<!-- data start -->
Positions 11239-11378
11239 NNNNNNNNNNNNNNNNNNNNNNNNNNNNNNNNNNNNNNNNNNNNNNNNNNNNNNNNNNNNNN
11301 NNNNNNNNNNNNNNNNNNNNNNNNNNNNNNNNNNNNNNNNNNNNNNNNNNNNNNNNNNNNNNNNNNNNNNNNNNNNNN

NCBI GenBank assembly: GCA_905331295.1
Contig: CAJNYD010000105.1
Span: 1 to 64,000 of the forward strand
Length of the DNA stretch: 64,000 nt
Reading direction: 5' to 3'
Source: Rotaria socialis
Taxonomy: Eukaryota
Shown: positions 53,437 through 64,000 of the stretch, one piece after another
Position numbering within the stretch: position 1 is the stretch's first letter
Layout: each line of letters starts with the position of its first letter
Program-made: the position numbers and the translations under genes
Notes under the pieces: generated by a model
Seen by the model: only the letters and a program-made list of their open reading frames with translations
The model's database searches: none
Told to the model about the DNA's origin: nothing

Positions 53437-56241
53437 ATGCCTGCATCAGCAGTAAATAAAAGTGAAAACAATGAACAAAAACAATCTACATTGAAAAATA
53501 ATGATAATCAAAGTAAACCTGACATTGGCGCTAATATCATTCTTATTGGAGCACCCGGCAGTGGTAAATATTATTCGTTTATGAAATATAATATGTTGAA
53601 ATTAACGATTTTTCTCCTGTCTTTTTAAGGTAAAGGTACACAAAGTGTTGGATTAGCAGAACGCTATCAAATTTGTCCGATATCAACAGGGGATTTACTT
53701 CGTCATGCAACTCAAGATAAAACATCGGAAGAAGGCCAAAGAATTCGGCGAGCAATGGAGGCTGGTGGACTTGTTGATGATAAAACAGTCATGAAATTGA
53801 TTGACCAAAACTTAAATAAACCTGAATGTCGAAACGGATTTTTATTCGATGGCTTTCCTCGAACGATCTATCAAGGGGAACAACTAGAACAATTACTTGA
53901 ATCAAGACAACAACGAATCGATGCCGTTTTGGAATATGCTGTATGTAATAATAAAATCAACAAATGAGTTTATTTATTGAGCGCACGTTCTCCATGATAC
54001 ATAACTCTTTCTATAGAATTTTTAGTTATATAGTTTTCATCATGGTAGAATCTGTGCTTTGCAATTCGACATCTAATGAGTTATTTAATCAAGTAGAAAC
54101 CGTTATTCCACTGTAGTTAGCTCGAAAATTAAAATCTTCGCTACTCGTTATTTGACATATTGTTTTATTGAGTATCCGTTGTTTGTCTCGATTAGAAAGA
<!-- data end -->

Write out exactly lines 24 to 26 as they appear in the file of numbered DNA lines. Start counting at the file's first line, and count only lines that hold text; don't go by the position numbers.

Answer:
53801 TTGACCAAAACTTAAATAAACCTGAATGTCGAAACGGATTTTTATTCGATGGCTTTCCTCGAACGATCTATCAAGGGGAACAACTAGAACAATTACTTGA
53901 ATCAAGACAACAACGAATCGATGCCGTTTTGGAATATGCTGTATGTAATAATAAAATCAACAAATGAGTTTATTTATTGAGCGCACGTTCTCCATGATAC
54001 ATAACTCTTTCTATAGAATTTTTAGTTATATAGTTTTCATCATGGTAGAATCTGTGCTTTGCAATTCGACATCTAATGAGTTATTTAATCAAGTAGAAAC